I woke up this morning to the news that the legendary UK magician, Paul Daniels, had passed away. Paul was a theatre performer, television star and self-described sex symbol. I have many colleagues, older than me, who were deeply influenced by him, and I have seen several posts on Facebook from friends claiming that they are professional magicians today because of him. I am a generation too late for that. I had the opportunity to meet him briefly once when he headlined the Magi-Fest convention in Columbus, OH. I was assisting back stage with the gala show, a large stage production with tickets sold to the public featuring the performers from the convention. He and his wife Debbie were co-hosting the evening. Back stage during the show they were both so incredibly prepared and relaxed. You felt that putting on a show came to them as naturally as breathing.
I only had two responsibilities that night. The first was helping to carry Ardan James on stage (for reasons that are unlikely to become clear any time soon.) The second was collecting the sponge balls left behind after Tom Stone's Benson Burner (tl/dw there are 300 of them). It actually turned out that there was slightly more to it than that. My responsibility was collecting the sponge balls up off the stage without looking up Debbie McGee's dress; a task which I think I performed rather adequately.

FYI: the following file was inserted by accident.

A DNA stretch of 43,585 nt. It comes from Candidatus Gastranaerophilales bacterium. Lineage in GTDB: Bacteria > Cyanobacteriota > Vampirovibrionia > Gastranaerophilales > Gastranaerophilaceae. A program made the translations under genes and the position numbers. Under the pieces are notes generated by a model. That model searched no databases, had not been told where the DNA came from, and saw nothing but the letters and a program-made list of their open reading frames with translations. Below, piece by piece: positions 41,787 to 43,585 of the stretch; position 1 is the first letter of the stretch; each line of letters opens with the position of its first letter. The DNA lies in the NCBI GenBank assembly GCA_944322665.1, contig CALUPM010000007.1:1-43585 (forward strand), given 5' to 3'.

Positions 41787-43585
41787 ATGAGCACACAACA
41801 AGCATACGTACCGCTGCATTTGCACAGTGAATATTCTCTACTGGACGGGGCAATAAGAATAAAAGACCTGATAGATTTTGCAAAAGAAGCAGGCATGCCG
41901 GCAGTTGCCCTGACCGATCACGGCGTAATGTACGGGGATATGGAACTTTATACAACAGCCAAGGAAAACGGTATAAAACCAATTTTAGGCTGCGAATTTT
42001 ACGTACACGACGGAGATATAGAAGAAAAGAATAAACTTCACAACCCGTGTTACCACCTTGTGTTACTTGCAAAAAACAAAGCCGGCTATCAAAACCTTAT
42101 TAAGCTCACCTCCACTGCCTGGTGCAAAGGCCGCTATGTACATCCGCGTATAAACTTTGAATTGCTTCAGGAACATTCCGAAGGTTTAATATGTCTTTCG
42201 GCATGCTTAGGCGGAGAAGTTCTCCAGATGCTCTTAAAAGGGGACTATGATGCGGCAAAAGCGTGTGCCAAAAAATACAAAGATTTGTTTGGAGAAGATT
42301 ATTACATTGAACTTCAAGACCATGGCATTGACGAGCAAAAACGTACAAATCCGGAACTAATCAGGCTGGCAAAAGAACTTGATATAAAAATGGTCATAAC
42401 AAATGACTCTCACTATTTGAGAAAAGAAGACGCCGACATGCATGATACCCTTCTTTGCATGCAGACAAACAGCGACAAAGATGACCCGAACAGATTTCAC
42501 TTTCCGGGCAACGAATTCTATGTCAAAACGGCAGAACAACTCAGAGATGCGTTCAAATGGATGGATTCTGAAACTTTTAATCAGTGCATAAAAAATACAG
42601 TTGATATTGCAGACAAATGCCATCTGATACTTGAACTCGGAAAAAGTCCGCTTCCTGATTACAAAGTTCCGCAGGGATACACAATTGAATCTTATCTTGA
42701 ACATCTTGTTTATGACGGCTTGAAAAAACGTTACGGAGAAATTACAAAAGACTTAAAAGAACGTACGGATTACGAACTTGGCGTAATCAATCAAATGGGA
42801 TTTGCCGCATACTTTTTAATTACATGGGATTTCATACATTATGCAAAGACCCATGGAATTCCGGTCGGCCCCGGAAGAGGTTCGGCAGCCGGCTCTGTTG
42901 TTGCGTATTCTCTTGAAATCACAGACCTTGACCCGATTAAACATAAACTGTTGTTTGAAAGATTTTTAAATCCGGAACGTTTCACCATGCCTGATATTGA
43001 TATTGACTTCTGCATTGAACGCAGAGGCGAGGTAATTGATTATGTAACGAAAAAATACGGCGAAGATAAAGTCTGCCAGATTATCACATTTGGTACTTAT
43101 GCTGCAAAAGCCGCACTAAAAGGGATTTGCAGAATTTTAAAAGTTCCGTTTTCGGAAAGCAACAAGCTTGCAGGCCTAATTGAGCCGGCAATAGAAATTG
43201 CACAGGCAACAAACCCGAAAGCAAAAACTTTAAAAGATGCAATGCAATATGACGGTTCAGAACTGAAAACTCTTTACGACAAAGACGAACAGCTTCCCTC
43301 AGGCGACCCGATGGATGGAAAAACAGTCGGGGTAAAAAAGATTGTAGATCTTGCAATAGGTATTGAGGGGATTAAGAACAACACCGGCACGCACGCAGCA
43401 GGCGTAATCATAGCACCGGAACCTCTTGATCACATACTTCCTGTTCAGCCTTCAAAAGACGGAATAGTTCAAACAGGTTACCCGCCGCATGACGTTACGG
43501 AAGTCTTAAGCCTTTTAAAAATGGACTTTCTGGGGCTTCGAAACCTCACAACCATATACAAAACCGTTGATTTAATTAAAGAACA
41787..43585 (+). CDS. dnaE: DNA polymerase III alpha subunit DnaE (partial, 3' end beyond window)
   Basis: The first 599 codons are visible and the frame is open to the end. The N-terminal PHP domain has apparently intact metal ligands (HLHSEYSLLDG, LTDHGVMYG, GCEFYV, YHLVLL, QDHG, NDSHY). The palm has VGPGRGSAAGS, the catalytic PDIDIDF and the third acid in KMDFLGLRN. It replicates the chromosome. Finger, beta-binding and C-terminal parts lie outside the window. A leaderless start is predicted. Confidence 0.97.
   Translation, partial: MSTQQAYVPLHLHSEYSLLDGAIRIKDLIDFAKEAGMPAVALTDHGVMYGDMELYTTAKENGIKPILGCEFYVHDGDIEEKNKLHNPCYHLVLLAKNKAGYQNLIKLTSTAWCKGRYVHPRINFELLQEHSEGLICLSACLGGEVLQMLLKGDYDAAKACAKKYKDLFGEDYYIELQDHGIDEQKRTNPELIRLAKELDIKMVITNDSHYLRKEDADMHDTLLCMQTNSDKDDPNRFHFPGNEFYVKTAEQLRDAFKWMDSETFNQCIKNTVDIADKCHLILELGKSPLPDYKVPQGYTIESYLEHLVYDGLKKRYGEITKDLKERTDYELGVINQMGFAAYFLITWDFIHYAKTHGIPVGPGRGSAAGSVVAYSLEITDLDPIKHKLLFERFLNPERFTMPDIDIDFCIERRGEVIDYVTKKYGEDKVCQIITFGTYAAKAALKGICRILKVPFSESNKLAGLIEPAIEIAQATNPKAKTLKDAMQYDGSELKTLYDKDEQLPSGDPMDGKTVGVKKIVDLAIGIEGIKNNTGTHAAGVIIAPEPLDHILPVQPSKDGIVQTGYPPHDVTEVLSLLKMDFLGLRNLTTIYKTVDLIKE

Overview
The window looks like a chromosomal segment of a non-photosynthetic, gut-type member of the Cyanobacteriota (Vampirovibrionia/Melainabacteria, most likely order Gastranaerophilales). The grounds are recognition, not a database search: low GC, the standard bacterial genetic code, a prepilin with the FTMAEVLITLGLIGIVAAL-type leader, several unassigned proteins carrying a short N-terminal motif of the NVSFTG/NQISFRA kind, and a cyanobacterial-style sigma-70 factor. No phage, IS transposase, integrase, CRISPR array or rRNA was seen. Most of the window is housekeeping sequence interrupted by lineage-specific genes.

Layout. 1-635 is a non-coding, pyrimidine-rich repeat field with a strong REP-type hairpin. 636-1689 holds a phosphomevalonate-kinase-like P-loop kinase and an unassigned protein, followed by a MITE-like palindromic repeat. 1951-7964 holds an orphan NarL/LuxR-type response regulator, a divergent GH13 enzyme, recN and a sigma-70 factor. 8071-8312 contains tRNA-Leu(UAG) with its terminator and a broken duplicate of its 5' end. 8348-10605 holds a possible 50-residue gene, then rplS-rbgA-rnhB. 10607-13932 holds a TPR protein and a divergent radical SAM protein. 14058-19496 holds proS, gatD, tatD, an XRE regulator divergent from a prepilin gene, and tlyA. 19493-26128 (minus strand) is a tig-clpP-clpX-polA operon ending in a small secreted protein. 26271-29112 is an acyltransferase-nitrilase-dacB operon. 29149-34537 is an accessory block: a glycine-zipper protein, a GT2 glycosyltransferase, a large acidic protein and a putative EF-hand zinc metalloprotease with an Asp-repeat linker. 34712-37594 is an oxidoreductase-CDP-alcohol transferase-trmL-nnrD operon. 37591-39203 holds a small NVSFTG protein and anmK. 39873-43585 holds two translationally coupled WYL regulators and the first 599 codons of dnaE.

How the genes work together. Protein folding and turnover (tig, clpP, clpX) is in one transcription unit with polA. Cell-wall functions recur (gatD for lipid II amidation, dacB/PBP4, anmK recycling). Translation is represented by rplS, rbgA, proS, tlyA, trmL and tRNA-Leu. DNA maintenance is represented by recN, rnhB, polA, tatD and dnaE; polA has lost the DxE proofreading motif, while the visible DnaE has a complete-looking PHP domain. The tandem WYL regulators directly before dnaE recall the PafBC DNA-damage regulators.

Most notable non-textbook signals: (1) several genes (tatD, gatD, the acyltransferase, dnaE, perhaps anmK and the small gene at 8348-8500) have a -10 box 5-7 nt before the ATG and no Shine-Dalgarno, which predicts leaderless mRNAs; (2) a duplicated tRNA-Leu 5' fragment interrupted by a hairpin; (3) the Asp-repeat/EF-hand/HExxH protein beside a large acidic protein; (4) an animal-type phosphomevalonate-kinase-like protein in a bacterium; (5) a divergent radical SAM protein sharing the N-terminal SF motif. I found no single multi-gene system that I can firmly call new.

But what I truly remember from that convention was actually seeing Paul Daniels at that convention. I've been to many such conventions where the guests of honour — who tend to be a little bit older — hide in their rooms and only turn up for their scheduled appearances. This was as far from that as I could imagine. Every time I would walk down a hallway I would see Paul standing or sitting with a different group, often with younger magicians, shaking hands signing things and answering questions. Seeing that, more than anything he said or performed at that convention, had a tremendous impact on me.
Since he performed more magic on TV than probably anyone else in history, there is no chance of him being forgotten any time soon. For those who are unfamiliar with his work, here is a tiny taste of what he brought to the art form: